For many avid canoeists, the Allagash River Canoe Trip is on their bucket list, and for good reason. Protected by the citizens of Maine through a referendum in 1966, the mandate was to preserve its “forever wild” state. It truly is some of the wildest areas left in the east.
In this article, we’ll help you plan your first Allagash River Canoe Trip by giving you an overview of what you can expect on the river and the best months to schedule your trip with a clothing and equipment checklist.
If you have moderate canoeing and camping experience, the Allagash River presents an ideal adventure. Here’s what you can expect on your Allagash River Canoe Trip:
The Allagash River offers well-maintained and marked campsites, each providing essential amenities such as a stone fireplace, picnic table, and outhouse. Therefore, you get to have a comfortable and enjoyable camping experience as you immerse yourself in nature.
The allure of the Allagash River lies in its varied river conditions. As you navigate its waters, you’ll encounter stretches of calm, serene waters perfect for relaxation, as well as sections with beginner-level rapids that add an exciting touch to your journey.
Moreover, the recommended minimum water flow for the Allagash is 700 CFS, and you can check it by visiting the USGS website.
Among the highlights of the Allagash River is the magnificent 40-foot Allagash Falls. To continue your canoe trip, canoeists will need to perform a carry (portage) around this spectacular natural wonder. This short portage, spanning approximately one-third of a mile, adds an element of physical challenge, requiring you to be reasonably fit. However, the effort is well worth it because you get to see the grandeur of the falls up close.
The Allagash River has gained a reputation as one of the best wildlife-viewing canoe trips. Moose sightings are common along the riverbanks, offering an incredible opportunity to observe these majestic creatures in their natural habitat.
Additionally, birders will be delighted to know that the Allagash country is the southern extent of various Boreal bird species, making it a haven for avian enthusiasts.
As mentioned earlier, the area is very remote with no cell service, or services of any kind for that matter. So it is highly recommended that you carry a satellite communicator, such as Garmin’s inReach Explorer+, for emergency communication.
Most people take out in the town of Allagash, which locals refer to as “Moose Town,” due to its abundant moose population. Since reaching the put-in location involves navigating approximately 50 miles of winding gravel logging roads, we highly recommend utilizing the shuttle services available in the towns of Allagash or Saint Francis. This way, you won’t have to drive through the maze-like road network.
However, if you do drive to the put-in in your vehicle, you should have two spares (hint hint).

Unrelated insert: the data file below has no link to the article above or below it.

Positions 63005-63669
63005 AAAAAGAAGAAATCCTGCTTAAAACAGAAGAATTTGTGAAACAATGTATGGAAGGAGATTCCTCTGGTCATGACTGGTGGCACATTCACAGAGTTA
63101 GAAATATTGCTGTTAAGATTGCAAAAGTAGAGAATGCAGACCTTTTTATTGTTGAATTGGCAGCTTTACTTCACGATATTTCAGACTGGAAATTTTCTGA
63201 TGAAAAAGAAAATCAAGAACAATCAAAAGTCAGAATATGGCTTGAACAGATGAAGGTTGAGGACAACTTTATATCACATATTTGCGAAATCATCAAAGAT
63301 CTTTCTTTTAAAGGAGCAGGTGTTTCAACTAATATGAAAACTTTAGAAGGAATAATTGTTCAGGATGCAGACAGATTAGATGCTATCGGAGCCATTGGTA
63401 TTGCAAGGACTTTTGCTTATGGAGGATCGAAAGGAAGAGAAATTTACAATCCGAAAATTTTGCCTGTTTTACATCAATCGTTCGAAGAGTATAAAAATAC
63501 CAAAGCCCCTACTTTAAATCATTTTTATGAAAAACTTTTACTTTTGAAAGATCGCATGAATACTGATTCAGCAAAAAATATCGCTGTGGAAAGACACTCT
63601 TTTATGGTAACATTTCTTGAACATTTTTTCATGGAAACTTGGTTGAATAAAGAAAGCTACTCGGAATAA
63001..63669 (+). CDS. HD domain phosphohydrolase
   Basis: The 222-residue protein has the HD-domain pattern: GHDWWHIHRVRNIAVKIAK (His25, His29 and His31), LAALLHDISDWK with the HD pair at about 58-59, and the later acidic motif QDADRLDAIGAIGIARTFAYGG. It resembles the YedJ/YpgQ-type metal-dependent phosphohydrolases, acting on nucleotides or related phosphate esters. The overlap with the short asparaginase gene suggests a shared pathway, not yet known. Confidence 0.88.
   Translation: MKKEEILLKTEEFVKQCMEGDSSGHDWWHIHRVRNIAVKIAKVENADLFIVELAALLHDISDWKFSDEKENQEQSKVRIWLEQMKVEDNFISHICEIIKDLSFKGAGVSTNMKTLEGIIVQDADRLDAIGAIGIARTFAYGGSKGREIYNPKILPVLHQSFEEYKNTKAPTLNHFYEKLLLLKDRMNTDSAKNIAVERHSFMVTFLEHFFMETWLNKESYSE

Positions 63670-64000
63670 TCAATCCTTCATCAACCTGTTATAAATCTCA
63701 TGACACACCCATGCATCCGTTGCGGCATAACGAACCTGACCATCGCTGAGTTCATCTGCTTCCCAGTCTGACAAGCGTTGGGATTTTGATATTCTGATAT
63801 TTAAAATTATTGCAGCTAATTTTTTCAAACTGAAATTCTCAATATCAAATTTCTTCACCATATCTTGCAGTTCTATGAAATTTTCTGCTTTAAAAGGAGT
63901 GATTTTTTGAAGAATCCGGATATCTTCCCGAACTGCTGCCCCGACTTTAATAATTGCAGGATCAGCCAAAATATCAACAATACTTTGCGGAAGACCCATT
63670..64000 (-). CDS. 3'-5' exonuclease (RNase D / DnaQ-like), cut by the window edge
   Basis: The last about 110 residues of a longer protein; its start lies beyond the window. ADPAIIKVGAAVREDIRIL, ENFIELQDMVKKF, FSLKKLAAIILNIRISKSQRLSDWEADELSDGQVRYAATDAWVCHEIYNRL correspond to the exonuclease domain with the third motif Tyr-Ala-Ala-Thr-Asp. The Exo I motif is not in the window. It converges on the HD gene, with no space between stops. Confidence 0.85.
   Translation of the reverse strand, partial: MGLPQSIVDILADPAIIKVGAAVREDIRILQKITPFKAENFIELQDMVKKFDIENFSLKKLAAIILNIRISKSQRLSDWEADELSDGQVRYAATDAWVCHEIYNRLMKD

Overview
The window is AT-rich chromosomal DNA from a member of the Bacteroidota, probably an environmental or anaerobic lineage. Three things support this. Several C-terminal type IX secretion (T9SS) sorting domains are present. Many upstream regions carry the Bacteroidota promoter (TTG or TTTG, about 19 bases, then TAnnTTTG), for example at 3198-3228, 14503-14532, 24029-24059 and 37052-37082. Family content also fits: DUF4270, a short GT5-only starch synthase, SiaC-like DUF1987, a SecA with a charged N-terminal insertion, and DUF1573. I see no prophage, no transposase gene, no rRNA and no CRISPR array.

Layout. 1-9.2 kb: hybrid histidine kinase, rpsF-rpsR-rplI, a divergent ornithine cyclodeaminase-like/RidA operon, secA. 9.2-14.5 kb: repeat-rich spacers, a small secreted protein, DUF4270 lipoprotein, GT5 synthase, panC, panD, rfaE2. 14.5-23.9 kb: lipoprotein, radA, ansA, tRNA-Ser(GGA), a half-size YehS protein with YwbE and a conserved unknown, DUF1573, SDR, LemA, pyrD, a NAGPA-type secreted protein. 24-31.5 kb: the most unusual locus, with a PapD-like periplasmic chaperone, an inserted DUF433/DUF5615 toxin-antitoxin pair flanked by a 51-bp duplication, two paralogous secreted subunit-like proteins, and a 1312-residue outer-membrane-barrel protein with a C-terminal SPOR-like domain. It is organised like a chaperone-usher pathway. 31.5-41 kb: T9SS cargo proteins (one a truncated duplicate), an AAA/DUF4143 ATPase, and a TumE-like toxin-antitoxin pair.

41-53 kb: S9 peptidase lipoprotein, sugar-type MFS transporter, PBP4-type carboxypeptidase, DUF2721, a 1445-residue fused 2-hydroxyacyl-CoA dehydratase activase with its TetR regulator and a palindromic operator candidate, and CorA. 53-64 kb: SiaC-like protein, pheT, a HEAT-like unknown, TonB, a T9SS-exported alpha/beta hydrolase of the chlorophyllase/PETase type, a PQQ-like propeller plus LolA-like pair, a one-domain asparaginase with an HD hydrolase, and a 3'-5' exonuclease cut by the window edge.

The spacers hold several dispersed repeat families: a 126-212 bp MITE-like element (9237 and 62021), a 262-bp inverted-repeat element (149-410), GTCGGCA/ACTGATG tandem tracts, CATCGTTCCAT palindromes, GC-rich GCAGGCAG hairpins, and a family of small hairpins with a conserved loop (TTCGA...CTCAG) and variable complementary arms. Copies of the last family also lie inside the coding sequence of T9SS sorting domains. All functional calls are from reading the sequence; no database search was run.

The most crowded months tend to be July and August when there can often be a large number of guided parties and sometimes noisy youth groups on the river. So to avoid these crowds, it’s best to plan your trip around the months of May, June, and September through the first week of October.
May and June consistently provide good water levels, making the rapids easier to navigate. But the first hatch of black flies also occurs during the last week of May and lasts through the month of June. Still, we have had many wonderful trips on the Allagash in June. Here’s what you need to add to your trip essentials during this time of the year:
If you do not want to put DEET on your skin, as it does melt plastic, we recommend Old Time Woodsman Fly Dope or another insect repellent with all-natural ingredients.
In the fall, the water levels tend to be much less predictable than in May and June as water flow in the river is entirely dependent on rainfall during that season. Despite this unpredictability, we have successfully organized numerous Allagash River trips even below our recommended 700 CFS minimum. However, when the water levels dip below 700 CFS, we switch from paddles to setting poles to navigate the rips.
And the best thing about fall? NO BUGS! During these months, there are normally very few bugs, and from mid-September through the first week of October, you also get to witness spectacular fall colors.
To fully enjoy your trip, it’s essential to come prepared. Remember to pack a few extra layers of wool clothing or synthetics as the temperatures can drop, especially at night and in the mornings.
As you prepare for your Allagash River Canoe Trip, gearing up appropriately is essential to make the most of your wilderness adventure. Upon your arrival, we ensure you are well-equipped with vital gear:
While we cover these basics, you’ll also need personal essentials, including:
The Allagash River was the first federally designated “Wild and Scenic River.” For any canoeist who enjoys solitude, remote undeveloped country, and watching wildlife, it should be on your bucket list.
August was a busy month for trips here at Mahoosuc! We have a couple trips left for this season, our Way of the Wabanaki trip September 14-17th (there is still some space) and a couple West Branch of the Penobscot River trips which are contract trips with groups of friends. Kevin guided our Arctic Wildlife […]
There hasn't been any slowing down here at Mahoosuc despite the rainy weather we experienced this summer. People have been having a great time on the water and in the woods!
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Kevin & Polly, We had such an amazing experience on our 3 day Umbagog Lake trip. You both were wonderful and a pleasure to watch you work. We will remember and cherish that weekend for the rest of our lives. Hope to get back again to visit and have another adventure! Thank you!